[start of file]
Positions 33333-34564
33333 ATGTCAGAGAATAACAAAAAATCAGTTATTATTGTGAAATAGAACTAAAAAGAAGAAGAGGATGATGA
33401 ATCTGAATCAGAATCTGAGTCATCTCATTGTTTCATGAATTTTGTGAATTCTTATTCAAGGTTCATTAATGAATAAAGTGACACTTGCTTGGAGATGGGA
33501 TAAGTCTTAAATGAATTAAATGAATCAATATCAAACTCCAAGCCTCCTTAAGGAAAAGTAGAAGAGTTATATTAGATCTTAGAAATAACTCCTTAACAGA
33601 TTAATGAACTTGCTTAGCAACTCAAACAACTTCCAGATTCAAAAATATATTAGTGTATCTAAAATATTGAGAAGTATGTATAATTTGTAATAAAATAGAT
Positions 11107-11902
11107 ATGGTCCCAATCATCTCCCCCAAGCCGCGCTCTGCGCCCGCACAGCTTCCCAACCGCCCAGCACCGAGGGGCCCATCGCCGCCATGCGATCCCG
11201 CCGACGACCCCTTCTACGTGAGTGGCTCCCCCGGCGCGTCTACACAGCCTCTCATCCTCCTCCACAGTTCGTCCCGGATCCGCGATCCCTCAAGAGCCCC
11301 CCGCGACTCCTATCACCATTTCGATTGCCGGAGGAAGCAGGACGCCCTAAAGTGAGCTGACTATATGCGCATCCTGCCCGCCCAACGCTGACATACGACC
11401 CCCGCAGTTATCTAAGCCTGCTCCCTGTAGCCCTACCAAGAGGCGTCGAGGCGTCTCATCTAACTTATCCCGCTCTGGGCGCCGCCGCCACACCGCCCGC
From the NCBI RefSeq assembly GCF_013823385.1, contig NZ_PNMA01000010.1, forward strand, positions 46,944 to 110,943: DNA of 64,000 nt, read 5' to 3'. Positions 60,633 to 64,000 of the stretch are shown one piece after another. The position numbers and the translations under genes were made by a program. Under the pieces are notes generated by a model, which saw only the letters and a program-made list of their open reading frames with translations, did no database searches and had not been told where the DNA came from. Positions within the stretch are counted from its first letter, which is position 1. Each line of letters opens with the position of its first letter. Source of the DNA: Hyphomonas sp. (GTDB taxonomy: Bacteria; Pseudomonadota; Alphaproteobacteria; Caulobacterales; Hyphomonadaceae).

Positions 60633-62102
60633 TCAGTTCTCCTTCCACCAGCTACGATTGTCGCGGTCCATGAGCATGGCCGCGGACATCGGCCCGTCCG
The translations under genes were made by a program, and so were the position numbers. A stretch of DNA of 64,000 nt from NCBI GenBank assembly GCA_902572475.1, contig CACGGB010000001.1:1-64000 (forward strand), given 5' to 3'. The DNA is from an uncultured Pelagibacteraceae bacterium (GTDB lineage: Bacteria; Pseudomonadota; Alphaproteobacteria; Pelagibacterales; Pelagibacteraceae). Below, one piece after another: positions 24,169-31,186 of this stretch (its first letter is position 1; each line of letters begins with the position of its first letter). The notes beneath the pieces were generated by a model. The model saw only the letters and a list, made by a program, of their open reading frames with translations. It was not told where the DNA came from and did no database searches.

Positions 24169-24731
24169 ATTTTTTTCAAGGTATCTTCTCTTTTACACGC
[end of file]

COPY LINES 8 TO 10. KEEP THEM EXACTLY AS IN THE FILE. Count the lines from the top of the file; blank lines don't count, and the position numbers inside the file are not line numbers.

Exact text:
11201 CCGACGACCCCTTCTACGTGAGTGGCTCCCCCGGCGCGTCTACACAGCCTCTCATCCTCCTCCACAGTTCGTCCCGGATCCGCGATCCCTCAAGAGCCCC
11301 CCGCGACTCCTATCACCATTTCGATTGCCGGAGGAAGCAGGACGCCCTAAAGTGAGCTGACTATATGCGCATCCTGCCCGCCCAACGCTGACATACGACC
11401 CCCGCAGTTATCTAAGCCTGCTCCCTGTAGCCCTACCAAGAGGCGTCGAGGCGTCTCATCTAACTTATCCCGCTCTGGGCGCCGCCGCCACACCGCCCGC